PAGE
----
But more so – it’s fun! It doesn’t do any harm! In fact, I think it rather does the opposite – this is the kind of thing that makes people curious about science, that chips away at the idea that science is an exclusive Boys Club for the enlightened academic. Give over – anyone can appreciate that a weird little crustacean’s cephalitic appendages (sort of) look like dreadlocks. I highly doubt anyone outside of a narrow field wouldotherwise a pay very much if any attention to the description of a new Isopod crustcean, but at least someone somewhere might click through that article and gain a small appreciation for marine biology, for science as a whole. It gives people an avenue, however small, into an area where previously there wouldn’t have been one. The article I just linked lists hundreds of these kinds of organisms – someone out there is going to stumble across a scientific area they never before showed the slightest interest in, all because they like tennis or think it’s kind of neat that someone named an extinct genus of Sperm whale after Herman Melville.

Just outside of this, though, is the similar practice of people naming things after themselves – by the time he formally described Phialella zappai, Boero had already named another species of jellyfish he had discovered after himself (Boeromedusa auricogonia). Though he admitted he got far less pleasure out of it in the long run than he did from the naming of P. zappai, we can all understand why he or anyone else did so in the first place.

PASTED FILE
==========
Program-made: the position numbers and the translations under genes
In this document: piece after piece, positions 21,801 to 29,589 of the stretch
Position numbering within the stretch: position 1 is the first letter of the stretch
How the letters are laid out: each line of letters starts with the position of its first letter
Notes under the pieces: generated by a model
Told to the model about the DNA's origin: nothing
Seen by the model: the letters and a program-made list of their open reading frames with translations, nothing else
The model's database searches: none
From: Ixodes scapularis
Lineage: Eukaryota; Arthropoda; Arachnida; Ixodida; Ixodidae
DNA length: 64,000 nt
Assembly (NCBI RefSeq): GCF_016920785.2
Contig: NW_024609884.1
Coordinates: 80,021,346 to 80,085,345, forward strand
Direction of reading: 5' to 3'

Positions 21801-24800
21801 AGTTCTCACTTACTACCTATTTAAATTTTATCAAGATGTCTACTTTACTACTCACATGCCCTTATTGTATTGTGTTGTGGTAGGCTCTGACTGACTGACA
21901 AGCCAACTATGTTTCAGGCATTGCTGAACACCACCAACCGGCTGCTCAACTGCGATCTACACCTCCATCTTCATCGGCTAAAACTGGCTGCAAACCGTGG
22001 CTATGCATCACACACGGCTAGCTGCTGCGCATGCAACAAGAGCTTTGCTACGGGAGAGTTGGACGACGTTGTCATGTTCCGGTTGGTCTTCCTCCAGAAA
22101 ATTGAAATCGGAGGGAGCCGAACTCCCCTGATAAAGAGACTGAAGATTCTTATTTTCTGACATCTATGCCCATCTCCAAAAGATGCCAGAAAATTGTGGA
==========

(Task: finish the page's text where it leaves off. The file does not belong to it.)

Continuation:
I think as humans we all just want to have a legacy. We want to be remembered after we’re gone, which for scientists has an additional side which entails not simply being otherwise memorable, but contributing something of sufficient worth to a discussion that it is still relevant years down the line. Most of us can ever only aspire to that, can realistically dream only of throwing a few coins worth of ideas into the fountain of the scientific community and its body of knowledge as a whole. I think in the place of one, we default to the other – even if the species you’ve described is pretty boring, at least it’s got your name on it.

And maybe even if it is a ‘boring’ or not particularly noteworthy species, which isn’t referred to until years after your time by a tired student looking for a picture of a zooplankton for her undergraduate coursework – hey. It made someone smile.